Updated Aug. 11, 2011
Few topics stir up as much debate in the education community as the concept of providing government-funded aid—or vouchers—to parents to send their children to private schools.
The subject of high-profile lawsuits and heated political rhetoric, vouchers tend to split people into two camps—those who see them as a valuable tool for helping needy children escape failing public schools and those who charge that vouchers strip funds from public schools without offering real opportunity to poor children.
Not surprisingly, much of the research around vouchers is highly charged and often contradictory. Some studies have tied student participation in voucher programs to improved academic achievement, but others have not found that to be true.
Supporters of vouchers suggest that parents of students in voucher programs are much more satisfied with their school choice than parents of students who did not have the option of choosing a school. Proponents also contend that voucher programs benefit the public education system as a whole, arguing that the establishment of market-like competitions among schools compels all schools to work harder to improve. A 2010 study by David N. Figlio and Cassandra M.D. Hart at Northwestern University’s Institute for Policy Research suggested that Florida’s public schools improved their operations because of competition from nearby private schools that was brought on by a state voucher program.
Voucher opponents, however, say that any claims that voucher programs boost gains in student achievement are unfounded. They point, specifically, to data collected by Harvard University researchers on the Milwaukee and Cleveland school districts. Although the data indicated a jump in the test scores of students who participated in voucher programs, later studies by Kim Metcalf et al. (1998) of the Indiana Center for Evaluation and John Witte (1996) of the University of Wisconsin-Madison found that, in the same two districts, choice students performed no better on tests than nonchoice students (Greene, Howell, & Peterson, 1999; Greene, Peterson, & Du, 1996).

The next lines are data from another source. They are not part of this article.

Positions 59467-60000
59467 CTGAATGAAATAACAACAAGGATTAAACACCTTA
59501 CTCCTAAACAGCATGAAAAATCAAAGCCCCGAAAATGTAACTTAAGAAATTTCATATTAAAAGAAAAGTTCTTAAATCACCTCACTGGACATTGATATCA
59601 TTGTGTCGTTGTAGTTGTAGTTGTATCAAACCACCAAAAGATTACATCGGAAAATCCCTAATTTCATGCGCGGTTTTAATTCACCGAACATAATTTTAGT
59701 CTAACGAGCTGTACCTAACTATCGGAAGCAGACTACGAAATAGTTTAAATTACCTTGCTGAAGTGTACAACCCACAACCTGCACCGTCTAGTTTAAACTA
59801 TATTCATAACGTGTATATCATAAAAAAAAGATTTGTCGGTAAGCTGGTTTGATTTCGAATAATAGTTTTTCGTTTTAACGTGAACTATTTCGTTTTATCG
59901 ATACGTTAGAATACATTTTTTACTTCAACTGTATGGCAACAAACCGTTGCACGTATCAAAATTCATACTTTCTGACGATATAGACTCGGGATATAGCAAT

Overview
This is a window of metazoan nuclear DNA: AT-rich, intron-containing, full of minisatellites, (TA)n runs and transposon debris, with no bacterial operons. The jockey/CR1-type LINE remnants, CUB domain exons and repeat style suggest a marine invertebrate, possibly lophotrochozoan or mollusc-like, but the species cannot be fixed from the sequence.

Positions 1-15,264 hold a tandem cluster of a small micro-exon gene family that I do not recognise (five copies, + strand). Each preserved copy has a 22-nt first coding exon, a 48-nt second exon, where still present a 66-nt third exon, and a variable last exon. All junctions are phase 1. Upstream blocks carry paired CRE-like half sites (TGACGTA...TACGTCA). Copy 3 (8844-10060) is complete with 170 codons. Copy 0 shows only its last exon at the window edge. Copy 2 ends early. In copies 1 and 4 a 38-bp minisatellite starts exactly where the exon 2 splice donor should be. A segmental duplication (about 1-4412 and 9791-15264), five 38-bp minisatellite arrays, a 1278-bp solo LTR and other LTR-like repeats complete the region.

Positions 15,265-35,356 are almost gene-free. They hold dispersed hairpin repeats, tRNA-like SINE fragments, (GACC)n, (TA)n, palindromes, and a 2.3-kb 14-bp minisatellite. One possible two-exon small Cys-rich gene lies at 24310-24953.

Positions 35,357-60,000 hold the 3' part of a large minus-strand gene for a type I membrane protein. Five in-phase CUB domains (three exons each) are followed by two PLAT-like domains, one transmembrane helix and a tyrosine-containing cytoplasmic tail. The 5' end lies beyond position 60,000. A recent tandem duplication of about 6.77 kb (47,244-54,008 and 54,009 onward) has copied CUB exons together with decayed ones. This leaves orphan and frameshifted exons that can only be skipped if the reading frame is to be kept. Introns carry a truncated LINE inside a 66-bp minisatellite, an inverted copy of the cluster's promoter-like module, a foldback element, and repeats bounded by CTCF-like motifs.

A later study of the Milwaukee program, released in 2010 by University of Arkansas at Fayetteville researchers Jay Greene and Patrick Wolf, showed that in a one-year snapshot of the 2006-07 school year, students’ state test scores were about the same on average in Milwaukee regardless of whether they used vouchers or attended public schools.
Some opponents also raise big-picture concerns about vouchers, arguing that they jeopardize the long-standing ideal of offering every child equal access to high-quality public schooling. Critics also argue that vouchers siphon money away from public schools, leaving a large underclass of students—including many of those with special education requirements—trapped in a system without enough resources to meet their needs. At best, they say, vouchers are a “lifeboat” solution that can help a few lucky children from motivated families but keep the rest in a public system with depleted resources.